Finishing Equipment

Most organizations generating transactional documents finish the pieces by folding and inserting pages into envelopes. Window envelopes are the most common configuration. Some shops use closed-face envelopes and add the address information in-line with inkjet heads mounted on the inserting equipment. Some document operations have integrated wrapping or envelope-making equipment in their production workflows.

Regardless of the individual methods, companies must ensure that their finishing equipment and procedures will be compatible with the new documents coming from inkjet presses. Seeking advice from their finishing equipment vendors before committing to purchase a particular inkjet press is a smart move.

Jams caused by slippery paper will kill productivity and increase the number of reprints. Read errors that occur when cameras or barcode scanners fail to interpret printed data will also cause the finishing equipment to stop. Smudging from rollers used to transport material through the finishing equipment can be an issue. Most of the inkjet paper typically used for transactional documents should run on existing inserting equipment without modification, but it is highly advisable to test.

Document operations must decide about in-line finishing or near-line. The advantage of in-line is, of course, productivity. Blank paper goes into the line on one end and finished mail comes out the other. However, there is also a risk. If one of the many moving parts of the finishing components fails, the entire production stops.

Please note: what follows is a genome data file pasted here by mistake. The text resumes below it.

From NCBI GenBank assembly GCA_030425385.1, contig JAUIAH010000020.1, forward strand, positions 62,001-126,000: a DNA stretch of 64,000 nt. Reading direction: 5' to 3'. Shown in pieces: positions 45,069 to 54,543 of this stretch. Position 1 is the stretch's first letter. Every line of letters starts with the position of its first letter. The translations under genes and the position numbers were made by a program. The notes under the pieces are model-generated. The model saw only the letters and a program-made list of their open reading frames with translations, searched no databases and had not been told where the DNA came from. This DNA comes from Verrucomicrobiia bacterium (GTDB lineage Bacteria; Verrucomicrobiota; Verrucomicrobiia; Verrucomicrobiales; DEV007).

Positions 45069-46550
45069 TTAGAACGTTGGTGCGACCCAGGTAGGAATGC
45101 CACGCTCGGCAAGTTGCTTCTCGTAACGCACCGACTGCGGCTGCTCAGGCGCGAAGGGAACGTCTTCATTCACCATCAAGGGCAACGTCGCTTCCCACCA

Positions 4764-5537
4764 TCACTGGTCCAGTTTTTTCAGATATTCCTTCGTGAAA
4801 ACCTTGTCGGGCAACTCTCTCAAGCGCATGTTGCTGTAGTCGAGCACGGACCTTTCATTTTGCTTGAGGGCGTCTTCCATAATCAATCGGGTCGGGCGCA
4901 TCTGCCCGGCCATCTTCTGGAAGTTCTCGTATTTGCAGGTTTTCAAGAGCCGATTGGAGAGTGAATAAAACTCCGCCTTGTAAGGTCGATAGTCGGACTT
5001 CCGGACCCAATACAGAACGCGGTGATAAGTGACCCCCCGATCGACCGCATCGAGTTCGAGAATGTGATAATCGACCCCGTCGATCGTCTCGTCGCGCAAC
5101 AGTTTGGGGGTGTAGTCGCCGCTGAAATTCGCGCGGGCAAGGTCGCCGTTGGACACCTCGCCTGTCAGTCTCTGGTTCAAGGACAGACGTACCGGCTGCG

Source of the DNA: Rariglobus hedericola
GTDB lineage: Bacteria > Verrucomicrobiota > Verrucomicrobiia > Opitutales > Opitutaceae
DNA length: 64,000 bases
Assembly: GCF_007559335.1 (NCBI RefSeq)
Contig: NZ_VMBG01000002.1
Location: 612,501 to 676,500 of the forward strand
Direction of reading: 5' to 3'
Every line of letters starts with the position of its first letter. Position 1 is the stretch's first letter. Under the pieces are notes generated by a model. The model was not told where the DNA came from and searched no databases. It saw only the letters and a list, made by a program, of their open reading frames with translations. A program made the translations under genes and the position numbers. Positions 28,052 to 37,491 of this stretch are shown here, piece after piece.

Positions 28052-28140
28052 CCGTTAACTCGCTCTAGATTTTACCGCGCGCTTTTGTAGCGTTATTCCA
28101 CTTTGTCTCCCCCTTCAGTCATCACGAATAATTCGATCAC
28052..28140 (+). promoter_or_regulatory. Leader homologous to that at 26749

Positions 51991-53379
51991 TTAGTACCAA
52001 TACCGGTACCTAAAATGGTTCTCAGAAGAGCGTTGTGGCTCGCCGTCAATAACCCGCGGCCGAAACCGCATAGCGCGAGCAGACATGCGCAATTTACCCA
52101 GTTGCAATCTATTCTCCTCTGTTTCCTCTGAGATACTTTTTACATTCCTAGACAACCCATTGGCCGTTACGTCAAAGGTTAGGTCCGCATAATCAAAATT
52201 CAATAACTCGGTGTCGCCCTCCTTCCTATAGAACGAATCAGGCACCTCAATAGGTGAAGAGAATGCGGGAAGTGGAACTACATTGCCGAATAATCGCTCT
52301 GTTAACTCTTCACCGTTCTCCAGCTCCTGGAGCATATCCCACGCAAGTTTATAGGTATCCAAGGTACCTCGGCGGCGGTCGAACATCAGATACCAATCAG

Separate printing and finishing lines is common for print service providers and other organizations producing a variety of different documents, but this configuration can also have drawbacks. Waiting to print an entire roll before sending output to finishing might be undesirable in some circumstances.

Organizations running high volumes of the same applications every day generally opt for an in-line finishing configuration. For everyone else, some version of near-line finishing is the popular solution.

Another finishing decision document operations must address concerns the input modules for inserting equipment. If the shop was previously using cut-sheet printers, all their inserters will have sheet feeders. Replacing the sheet feeders with roll unwinders and cutters can be expensive. Physical space can also be an issue. Printing two-up adds complexity and requires the addition of slitting and collating capabilities.

The relative speed of the finishing equipment compared to the inkjet presses is a factor too. If a shop requires multiple finishing devices to keep up with each inkjet press then a roll-to-cut sheet configuration for the inkjet line probably makes the most sense.

Perforation and hole punching are finishing operations sometimes forgotten when transactional document printers switch from cut sheet to roll-fed environments. Paper vendors add these features to cut sheet paper stock when they manufacture it. This isn’t the case for roll stock. Operations may find it necessary to add dynamic perforation or other modules to their inkjet production finishing line to create the paper attributes their applications demand.

The finishing operation is the last chance to catch errors in documents before they go into the mail. Vision systems connected to piece-tracking software and databases allow an organization to compare physical results to anticipated output. If the piece-tracking system detects missing pages, extra pages, or mismatched components, it can divert the material or stop the equipment to allow for manual inspections. Automated Document Factory (ADF) systems handle these critical steps in document production and distribution workflows.